Ideas, images, and methods of portrayal: insights into by Sebastian Gunther
By Sebastian Gunther
This quantity bargains with the genesis of chosen classical Arabic texts because the items of other milieus, and the consequences which those texts had for Islamic societies in medieval instances. It explores the ideas and pictures which Muslim students from the eighth to the 14th century provided of their writings and, specifically, ponders the ways that those authors used particular equipment of portrayal—either brazenly or extra subtly—to increase their principles. The clean theoretical and methodological methods utilized during this ebook facilitate the knowledge of the way medieval Muslim writers expressed their perspectives and, extra importantly, why they expressed them within the approach they did. This is helping divulge, for instance, how the pictures of traditionally or religiously major figures in Arabic-Islamic tradition were built and formed within the strategy of their "literarization." Readership: All these drawn to Classical Arabic literature and the highbrow heritage of Islam, together with such parts as faith, background, philosophy, ethics, and schooling; in addition to these drawn to the improvement of faith, tradition, literatures, and societies within the Arabic heart East regularly.
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E. as pointing to the “conﬂict between the quotation and its new context;” cf. Plett, Intertextualities 11. 37 context equivalence 15 Bibliography Primary sources Abù l-Faraj, al-Aghànì = Abù l-Faraj al-Ißfahànì (d. 356/967): K. al-Aghànì, ed. 'Abd al-Amìr 'Alì Mahannà, vol. vi, Beirut: Dàr al-Kutub al-'Ilmiyya, 1992. al-Balàdhurì, Ansàb = A˙mad ibn Ya˙yà al-Balàdhurì (d. 279/892): K. Ansàb alashràf, ed. 'Abdal'azìz al-Dùrì and 'Ißàm 'Uqla, vol. 2, Berlin: Das Arabische Buch, 2001. (= Bibliotheca Islamica 28e).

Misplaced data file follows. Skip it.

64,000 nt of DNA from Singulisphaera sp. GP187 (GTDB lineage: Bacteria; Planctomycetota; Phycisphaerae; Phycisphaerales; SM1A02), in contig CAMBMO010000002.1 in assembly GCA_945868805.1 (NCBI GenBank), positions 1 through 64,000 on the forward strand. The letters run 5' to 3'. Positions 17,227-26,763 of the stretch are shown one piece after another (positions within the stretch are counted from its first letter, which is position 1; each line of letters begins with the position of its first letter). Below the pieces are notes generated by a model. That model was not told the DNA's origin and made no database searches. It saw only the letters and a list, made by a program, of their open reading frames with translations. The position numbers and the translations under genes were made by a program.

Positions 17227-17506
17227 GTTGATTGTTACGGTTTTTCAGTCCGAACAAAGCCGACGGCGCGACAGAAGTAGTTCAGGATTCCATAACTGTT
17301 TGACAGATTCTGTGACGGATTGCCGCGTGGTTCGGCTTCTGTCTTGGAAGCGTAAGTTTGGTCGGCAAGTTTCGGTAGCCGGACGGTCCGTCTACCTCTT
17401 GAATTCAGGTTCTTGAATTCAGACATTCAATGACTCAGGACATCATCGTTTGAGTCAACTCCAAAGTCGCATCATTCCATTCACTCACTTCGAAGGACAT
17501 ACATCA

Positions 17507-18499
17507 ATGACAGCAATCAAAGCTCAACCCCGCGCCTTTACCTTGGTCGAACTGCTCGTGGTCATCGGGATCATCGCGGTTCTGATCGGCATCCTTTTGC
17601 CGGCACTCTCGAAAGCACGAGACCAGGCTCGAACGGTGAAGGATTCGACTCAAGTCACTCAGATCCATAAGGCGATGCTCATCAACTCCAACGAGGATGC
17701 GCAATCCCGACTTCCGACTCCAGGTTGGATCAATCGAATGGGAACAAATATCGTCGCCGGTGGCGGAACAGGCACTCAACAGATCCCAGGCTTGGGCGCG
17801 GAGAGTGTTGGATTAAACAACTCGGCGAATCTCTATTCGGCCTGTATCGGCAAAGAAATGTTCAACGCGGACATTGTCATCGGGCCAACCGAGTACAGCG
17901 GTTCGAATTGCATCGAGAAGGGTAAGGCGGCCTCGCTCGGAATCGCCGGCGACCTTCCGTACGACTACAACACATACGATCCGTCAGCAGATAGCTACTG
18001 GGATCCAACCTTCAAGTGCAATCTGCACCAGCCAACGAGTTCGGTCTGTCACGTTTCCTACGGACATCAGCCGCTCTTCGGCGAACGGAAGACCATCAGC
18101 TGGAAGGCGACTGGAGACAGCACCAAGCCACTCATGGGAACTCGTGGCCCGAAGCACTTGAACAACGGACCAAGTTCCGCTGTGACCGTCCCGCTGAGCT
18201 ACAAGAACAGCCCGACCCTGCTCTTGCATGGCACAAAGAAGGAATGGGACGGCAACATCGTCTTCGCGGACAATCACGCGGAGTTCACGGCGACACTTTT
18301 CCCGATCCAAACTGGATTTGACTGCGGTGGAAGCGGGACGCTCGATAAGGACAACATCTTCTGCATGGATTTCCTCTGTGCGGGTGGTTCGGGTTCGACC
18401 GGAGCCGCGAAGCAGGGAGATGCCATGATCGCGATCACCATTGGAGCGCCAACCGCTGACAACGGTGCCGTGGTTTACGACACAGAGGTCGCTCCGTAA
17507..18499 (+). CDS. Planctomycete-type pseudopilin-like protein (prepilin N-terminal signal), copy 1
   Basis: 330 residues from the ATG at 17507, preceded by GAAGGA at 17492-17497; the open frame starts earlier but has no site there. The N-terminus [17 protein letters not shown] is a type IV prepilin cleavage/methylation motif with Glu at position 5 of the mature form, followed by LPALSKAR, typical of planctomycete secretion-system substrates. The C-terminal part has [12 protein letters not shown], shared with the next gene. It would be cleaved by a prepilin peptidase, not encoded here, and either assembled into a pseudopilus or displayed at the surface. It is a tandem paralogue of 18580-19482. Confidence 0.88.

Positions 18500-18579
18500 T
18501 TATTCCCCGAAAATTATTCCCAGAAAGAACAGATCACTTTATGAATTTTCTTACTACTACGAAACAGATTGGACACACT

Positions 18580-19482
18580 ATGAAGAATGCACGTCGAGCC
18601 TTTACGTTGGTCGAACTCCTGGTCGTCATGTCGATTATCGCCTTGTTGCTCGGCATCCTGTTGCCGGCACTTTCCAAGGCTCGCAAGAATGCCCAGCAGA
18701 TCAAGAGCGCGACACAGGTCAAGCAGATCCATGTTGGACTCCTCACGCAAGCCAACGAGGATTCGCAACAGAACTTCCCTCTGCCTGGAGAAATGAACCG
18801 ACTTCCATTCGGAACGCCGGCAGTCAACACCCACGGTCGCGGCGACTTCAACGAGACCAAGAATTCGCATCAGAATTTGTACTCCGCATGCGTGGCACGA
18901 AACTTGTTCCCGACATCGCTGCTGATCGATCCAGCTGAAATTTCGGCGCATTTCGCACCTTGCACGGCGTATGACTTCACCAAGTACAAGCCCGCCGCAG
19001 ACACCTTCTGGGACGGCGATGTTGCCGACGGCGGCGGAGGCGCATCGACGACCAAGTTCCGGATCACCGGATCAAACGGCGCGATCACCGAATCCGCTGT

The remark ascribed to Dàwùd ibn 'Alì commenting on the behavior of his nephew Abù l-'Abbàs al-Saﬀà˙ who had given a speech before him: “O ye people, God has indeed helped the Commander of the Faithful to a mighty victory, but he turned to the minbar only after the prayer, for he hated to mix aught else with the congregation’s words . ” (al-ˇabarì, Ta"rìkh iii, 32; cf. also al-Zubayr, al-Akhbàr 602, which makes 'Uthmàn ibn 'Aﬀàn act in the same way). 2 I permit myself to classify under “propaganda” the actual diﬀerent aims of a khu†ba in literature, like the characterization of people or the illustration of events.
However, the following examples do not lead us to understand “what is before us . . as a variant and uncanonical version of a text which is better known to us in its qur"ànic guise,” as Hawting suggests for one case (ibid. 260 and 267, n. 1). In fact, one may, rather, understand the example which he cites as a typical talmì˙ (allusion) “which consists of alluding to famous passages in the ur"àn or Traditions, or in profane literature,” cf. EI 2 iii, 1091–92, art. “I˚tibàs” (MacDonald, Bonebakker); cf.